“What Dr. BT told me about other treatment processes actually helped me make my decision. He said, ‘I’ll be using a robot. It’s an amazing machine. If you have radiation or the seeds, they kill tissue and create scar tissue. Later on, if your cancer recurs and I have to take your prostate out, it will be harder because scar tissue is harder to cut. That area is delicate and demands tremendous precision because all of your sexual function and everything is right there.’ His explanation just made total sense to me.”
As it turned out, Moseley was a good candidate for surgery because he had taken some proactive steps in his mid-fifties when his family doctor discovered he was prediabetic. “I had gotten out of shape with work and swinging into McDonald’s and Starbucks,” he admits. “I was 220 pounds, so I really got on it and immediately lost 40 pounds. I started racing my bicycle again and getting fit.”
On April 4, 2014, Moseley went into surgery a trim 180 pounds. The procedure went smoothly and he was able to go home the next day. He is still amazed by his speedy recovery.
“The robotic incisions are small. They’re super glued shut. How easy is that? Afterward, I felt like I had just done too many sit ups.”
Moseley was a little surprised to see a tube coming out of his bladder. “Dr. BT explained he put the tube in so I didn’t need a catheter. I had that in for a week, came into the office one day, they pulled it out and I was back to my normal life within a week. The ease of recovery was just incredible. I couldn’t believe it. I had to stop myself from being too active because it was too easy.”
Life on the Survivor Side
More than six years after his surgery, Moseley still feels incredibly fortunate.
“I feel pretty darn good. My PSA is zero. Everything works just like before. It’s amazing,” he says. “Now I know my choices were spot on, but I remember being on the other side, when the choices are in front of you. It was a profound experience for me. The mechanics of it—the surgery and diagnosis and going through all that is one thing, but it’s the person, the doctor. You’re scared and you’re meeting a stranger. It’s different if you’re buying car parts, but this person is probably going to operate on you—probably going to save your life. It’s the greatest bonding experience of your life.”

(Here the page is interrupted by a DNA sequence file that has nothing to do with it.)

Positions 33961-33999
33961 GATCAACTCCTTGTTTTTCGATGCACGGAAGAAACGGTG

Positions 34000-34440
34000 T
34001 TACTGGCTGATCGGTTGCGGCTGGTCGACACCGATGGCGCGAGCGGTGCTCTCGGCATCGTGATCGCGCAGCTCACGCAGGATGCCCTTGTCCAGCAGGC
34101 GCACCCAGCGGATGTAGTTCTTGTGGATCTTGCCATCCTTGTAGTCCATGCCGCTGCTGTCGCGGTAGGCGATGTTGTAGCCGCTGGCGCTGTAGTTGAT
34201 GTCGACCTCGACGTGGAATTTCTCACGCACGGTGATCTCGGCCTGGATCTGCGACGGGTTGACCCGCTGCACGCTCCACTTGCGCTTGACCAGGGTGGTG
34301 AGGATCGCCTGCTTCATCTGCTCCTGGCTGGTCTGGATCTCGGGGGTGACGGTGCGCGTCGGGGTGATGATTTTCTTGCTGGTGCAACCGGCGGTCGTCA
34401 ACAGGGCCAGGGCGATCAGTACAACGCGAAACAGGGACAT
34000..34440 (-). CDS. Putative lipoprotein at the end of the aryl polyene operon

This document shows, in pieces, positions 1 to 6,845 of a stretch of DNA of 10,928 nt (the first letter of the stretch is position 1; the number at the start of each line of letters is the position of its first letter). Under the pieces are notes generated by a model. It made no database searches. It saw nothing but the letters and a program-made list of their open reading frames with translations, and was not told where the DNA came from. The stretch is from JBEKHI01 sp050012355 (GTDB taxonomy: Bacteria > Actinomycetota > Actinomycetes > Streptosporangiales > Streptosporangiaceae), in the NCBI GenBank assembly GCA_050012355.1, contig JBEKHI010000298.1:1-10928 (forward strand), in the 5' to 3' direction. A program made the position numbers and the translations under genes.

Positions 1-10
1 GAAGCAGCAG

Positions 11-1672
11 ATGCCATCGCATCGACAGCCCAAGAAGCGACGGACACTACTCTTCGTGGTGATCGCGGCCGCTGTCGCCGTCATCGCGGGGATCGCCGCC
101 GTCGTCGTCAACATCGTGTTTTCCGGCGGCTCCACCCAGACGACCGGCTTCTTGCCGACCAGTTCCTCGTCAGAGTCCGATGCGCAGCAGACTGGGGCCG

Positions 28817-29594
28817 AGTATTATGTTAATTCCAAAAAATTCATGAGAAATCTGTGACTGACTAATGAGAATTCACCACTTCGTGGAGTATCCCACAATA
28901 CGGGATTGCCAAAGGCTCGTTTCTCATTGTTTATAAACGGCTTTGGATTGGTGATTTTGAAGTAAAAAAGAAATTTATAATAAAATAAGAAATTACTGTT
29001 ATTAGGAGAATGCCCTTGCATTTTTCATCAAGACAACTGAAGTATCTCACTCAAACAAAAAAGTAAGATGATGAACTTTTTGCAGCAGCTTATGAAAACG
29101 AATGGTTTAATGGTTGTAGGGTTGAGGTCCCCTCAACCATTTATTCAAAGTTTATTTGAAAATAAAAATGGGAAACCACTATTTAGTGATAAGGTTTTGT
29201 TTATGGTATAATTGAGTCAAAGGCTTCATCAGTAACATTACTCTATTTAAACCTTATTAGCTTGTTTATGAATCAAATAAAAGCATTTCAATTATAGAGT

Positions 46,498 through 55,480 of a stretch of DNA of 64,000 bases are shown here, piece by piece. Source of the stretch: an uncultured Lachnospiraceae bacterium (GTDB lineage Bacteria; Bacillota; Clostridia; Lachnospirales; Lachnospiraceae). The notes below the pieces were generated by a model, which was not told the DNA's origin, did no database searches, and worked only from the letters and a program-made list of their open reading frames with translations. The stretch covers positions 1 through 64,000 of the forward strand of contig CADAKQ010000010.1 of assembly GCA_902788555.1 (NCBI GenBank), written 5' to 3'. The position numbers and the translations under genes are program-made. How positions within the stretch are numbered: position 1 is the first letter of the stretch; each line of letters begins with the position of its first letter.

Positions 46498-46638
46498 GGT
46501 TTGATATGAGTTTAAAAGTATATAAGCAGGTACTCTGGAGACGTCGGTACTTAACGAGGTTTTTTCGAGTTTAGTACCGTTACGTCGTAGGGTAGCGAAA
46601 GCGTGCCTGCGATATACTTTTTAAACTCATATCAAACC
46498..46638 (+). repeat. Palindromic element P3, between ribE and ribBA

Although Moseley retired from the Fort Worth Star-Telegram in August 2018, his legacy with the newspaper continues. To commemorate their 100th Anniversary in 2019, the NFL chose a snap by Moseley as one of the greatest 100 photos in NFL history—a huge honor. The photo captured legendary Dallas Cowboys head coach Tom Landry. Now Moseley is enjoying a second act as a freelance photographer. So far, he’s served as personal photographer for President George W. Bush, covered events with President Bill Clinton and works with a variety of corporate clients.
Despite the political leaders, celebrities and sports legends who pop in and out of Moseley’s world, there’s one guy who doesn’t make headlines he holds in very high regard.
“I hate to apply too much hero status to him. I know Dr. BT probably fears it sometimes, but he’s just going to have to suffer through it. He is my hero. He saved my life. It’s quite a gift. I’ll never take it for granted.”
If you’ve been diagnosed with prostate cancer and would like to know more about your treatment options, please contact USMD Prostate Cancer Center online or at 1-888-PROSTATE (1-888-776-7828) or schedule an online appointment.